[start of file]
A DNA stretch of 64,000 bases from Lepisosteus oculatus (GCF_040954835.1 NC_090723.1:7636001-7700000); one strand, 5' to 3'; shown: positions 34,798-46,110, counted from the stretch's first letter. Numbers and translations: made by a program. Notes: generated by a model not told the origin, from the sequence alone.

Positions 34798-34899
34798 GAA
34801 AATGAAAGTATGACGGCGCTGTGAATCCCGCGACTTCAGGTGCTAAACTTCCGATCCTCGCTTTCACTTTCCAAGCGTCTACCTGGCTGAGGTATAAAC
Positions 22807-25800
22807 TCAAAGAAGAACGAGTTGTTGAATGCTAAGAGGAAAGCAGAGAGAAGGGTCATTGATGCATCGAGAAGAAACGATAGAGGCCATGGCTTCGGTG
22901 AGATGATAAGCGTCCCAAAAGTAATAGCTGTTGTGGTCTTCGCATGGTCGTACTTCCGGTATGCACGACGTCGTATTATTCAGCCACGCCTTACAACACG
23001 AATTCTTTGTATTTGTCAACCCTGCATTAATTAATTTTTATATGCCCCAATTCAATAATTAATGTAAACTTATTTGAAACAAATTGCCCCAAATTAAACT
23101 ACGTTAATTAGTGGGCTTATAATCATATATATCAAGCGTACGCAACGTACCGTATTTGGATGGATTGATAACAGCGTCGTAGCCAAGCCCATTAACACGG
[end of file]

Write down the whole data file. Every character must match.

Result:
A DNA stretch of 64,000 bases from Lepisosteus oculatus (GCF_040954835.1 NC_090723.1:7636001-7700000); one strand, 5' to 3'; shown: positions 34,798-46,110, counted from the stretch's first letter. Numbers and translations: made by a program. Notes: generated by a model not told the origin, from the sequence alone.

Positions 34798-34899
34798 GAA
34801 AATGAAAGTATGACGGCGCTGTGAATCCCGCGACTTCAGGTGCTAAACTTCCGATCCTCGCTTTCACTTTCCAAGCGTCTACCTGGCTGAGGTATAAAC
Positions 22807-25800
22807 TCAAAGAAGAACGAGTTGTTGAATGCTAAGAGGAAAGCAGAGAGAAGGGTCATTGATGCATCGAGAAGAAACGATAGAGGCCATGGCTTCGGTG
22901 AGATGATAAGCGTCCCAAAAGTAATAGCTGTTGTGGTCTTCGCATGGTCGTACTTCCGGTATGCACGACGTCGTATTATTCAGCCACGCCTTACAACACG
23001 AATTCTTTGTATTTGTCAACCCTGCATTAATTAATTTTTATATGCCCCAATTCAATAATTAATGTAAACTTATTTGAAACAAATTGCCCCAAATTAAACT
23101 ACGTTAATTAGTGGGCTTATAATCATATATATCAAGCGTACGCAACGTACCGTATTTGGATGGATTGATAACAGCGTCGTAGCCAAGCCCATTAACACGG